A thinning project and a reforestation program to help disappearing whitebark pine got a thumbs-up.
But modifying the boundaries of a roadless area so a road could be built to construct a cellphone tower got a thumbs-down.
Those were among the recommendations the Idaho Roadless Commission made to U.S. Forest Service staff across Idaho last week.
The panel, made up of foresters, county officials, conservationists and industry representatives, met as a federal appeals court deliberates on its future. It is designed to give the Forest Service a first look at how Idahoans react to proposed projects.
The commission was established by the Idaho Roadless Rule, which protects nearly 9 million acres of Idaho’s 20 million acres of national forest. The rule designates 250 roadless areas and establishes five management themes that guide temporary road construction, timber cutting, mineral development and recreation.
These themes, and especially the logging and other activities allowed in 5.5 million acres designated as backcountry restoration, are what prompted several environmental groups to challenge the rule in federal court. The Idaho Conservation League and Trout Unlimited supported the rule that then-Gov. Jim Risch negotiated as an alternative to the 2001 national roadless rule.
A three-judge panel of the Ninth Circuit Court of Appeals heard arguments on the rule Friday in Portland. The judges will decide in two to six months whether to uphold U.S. District Judge B. Lynn Winmill’s decision that the rule was legal.
The commission was well aware its own recommendations are under scrutiny from the groups that are appealing the rule. Forest Service staff made the case that the boundaries between two roadless areas in eastern Idaho probably were meant to follow the ridgeline. But a closer look shows the line would be too steep in places to build a road.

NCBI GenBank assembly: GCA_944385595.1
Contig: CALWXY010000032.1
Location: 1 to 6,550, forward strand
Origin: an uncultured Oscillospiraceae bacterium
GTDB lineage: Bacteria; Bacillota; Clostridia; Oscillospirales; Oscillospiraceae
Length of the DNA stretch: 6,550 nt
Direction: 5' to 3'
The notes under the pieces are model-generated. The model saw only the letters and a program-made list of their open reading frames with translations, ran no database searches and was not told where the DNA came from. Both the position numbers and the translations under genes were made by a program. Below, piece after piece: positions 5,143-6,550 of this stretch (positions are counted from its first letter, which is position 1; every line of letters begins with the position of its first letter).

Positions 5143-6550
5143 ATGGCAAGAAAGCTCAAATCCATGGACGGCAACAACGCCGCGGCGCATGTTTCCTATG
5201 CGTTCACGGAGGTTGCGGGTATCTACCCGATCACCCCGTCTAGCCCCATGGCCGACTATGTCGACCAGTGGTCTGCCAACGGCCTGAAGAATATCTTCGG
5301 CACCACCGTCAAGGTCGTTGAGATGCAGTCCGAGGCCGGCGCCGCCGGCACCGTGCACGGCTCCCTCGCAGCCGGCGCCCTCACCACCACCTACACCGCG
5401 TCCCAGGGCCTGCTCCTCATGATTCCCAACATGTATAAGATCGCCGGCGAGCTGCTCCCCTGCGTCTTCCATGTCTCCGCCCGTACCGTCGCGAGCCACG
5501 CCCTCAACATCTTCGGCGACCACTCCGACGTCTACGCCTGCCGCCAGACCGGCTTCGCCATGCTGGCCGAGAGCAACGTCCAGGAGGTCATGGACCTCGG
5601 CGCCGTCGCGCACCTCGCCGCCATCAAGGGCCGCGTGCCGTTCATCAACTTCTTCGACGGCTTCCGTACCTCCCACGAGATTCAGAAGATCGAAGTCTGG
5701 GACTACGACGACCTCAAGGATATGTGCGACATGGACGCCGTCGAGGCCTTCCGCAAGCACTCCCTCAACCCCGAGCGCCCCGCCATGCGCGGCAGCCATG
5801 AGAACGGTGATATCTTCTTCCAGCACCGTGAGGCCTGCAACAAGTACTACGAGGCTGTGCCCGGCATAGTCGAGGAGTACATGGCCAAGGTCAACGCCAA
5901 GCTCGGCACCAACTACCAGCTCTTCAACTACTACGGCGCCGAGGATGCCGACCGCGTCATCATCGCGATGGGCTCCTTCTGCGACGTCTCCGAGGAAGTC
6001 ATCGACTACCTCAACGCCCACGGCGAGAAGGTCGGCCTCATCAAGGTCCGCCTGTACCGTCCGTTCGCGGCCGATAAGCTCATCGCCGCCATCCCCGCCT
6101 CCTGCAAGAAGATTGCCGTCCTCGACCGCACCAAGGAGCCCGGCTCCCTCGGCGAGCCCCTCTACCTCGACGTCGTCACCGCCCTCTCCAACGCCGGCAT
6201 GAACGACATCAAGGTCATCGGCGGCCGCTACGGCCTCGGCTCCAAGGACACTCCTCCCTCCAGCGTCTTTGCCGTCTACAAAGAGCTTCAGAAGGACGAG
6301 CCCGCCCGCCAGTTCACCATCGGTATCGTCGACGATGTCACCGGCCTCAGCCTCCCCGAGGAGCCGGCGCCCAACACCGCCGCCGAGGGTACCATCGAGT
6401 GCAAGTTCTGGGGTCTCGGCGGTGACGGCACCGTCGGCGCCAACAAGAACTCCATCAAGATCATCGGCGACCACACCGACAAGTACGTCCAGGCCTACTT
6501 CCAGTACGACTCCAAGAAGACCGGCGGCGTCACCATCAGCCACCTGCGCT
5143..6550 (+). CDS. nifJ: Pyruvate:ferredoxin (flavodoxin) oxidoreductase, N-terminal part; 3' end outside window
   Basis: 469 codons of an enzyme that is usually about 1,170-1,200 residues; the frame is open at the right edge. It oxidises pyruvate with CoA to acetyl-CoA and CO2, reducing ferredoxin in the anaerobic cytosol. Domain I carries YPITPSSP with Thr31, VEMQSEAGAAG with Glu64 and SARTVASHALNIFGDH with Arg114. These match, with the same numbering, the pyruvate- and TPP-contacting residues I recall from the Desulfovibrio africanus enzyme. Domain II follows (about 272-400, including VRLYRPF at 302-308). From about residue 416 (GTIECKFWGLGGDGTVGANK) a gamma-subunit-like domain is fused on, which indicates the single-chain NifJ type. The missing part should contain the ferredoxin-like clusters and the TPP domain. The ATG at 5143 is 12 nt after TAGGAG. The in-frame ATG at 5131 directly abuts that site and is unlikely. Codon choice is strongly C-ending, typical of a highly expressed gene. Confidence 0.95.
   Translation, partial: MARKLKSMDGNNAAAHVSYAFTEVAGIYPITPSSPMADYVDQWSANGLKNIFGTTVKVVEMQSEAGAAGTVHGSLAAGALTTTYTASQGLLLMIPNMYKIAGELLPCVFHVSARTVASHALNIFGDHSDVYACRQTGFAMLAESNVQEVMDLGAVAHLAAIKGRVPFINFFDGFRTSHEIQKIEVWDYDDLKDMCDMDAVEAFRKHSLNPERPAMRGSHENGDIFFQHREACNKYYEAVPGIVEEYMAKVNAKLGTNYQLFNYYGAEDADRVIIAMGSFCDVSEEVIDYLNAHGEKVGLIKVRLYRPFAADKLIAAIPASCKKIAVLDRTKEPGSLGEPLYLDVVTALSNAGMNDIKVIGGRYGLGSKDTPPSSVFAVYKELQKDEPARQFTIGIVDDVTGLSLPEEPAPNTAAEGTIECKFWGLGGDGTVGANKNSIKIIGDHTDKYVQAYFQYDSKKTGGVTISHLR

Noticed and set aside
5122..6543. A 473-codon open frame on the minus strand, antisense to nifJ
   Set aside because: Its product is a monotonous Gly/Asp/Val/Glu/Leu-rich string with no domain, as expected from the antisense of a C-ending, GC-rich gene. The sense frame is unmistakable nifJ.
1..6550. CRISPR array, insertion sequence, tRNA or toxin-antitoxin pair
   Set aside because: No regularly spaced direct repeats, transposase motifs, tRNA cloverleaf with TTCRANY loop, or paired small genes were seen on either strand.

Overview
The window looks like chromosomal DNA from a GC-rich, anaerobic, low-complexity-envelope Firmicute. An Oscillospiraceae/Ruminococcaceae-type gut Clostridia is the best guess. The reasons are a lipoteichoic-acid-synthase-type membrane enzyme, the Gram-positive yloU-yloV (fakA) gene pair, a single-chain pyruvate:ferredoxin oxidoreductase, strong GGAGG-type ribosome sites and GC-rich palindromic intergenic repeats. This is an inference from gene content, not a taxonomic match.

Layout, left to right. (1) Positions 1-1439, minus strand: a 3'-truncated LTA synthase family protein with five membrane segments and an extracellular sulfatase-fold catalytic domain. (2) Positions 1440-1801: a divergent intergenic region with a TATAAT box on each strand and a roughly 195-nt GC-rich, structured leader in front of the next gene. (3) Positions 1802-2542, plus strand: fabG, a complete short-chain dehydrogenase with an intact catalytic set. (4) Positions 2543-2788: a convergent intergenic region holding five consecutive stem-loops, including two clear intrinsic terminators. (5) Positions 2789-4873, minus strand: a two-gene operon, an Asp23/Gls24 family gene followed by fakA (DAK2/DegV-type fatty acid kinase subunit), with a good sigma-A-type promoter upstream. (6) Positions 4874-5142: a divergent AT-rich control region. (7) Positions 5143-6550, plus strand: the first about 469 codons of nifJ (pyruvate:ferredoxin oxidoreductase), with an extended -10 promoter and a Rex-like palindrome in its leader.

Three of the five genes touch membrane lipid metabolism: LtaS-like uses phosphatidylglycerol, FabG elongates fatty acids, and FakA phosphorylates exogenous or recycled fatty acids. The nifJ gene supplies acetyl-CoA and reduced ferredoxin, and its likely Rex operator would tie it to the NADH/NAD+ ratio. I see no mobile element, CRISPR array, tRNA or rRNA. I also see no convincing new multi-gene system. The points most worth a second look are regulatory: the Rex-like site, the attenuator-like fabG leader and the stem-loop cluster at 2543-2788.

Trout Unlimited’s Scott Stouder told the panel how the lawyers for Earthjustice, the group that argued the case, would see it.
“They would say this is just moving the boundary to build the road,” Stouder said.
Not everyone on the panel opposed modifying the boundary. But the commission operates by consensus. If everybody isn’t on board, there is no recommendation.
Jim Caswell, the chairman, also was the creator of the themed approach to Idaho’s roadless rule. A former forest supervisor on two Idaho forests, he drafted the rule as the director of the Office of Species Conservation for Govs. Dirk Kemp-thorne and Jim Risch.
He shared Stouder’s opposition.
“From my perspective this is inappropriate,” Caswell said.
Cell towers are allowed in roadless areas, but Caswell said the developer should either bring the tower in with helicopters or over the snow in winter.
In one area, where a mining company plans to open a pit to mine phosphate outside a roadless area, the panel supported a map correction of a slurry pipeline through the roadless area. The pipeline special area could be used as a road under the rule, but that would be decided later.
“I think it’s more of a mapping issue than anything else,” said Alan Prouty, J.R. Simplot’s vice president for environmental and regulatory affairs and a commission member.
Everyone agreed, thumbs-up.
The restoration projects were proposed on the Boise National Forest in high elevation areas. In an area near Big Creek Summit, conifers competing with whitebark pine trees will be “felled, lopped and retained on the site.” The other is a reforestation project.
No roads need to be built for either one. For Caswell the projects are a reminder that the rule is not just about locking up the roadless areas.
“The rule has permissions along with prohibitions,” he said.
Rocky Barker: 377-6484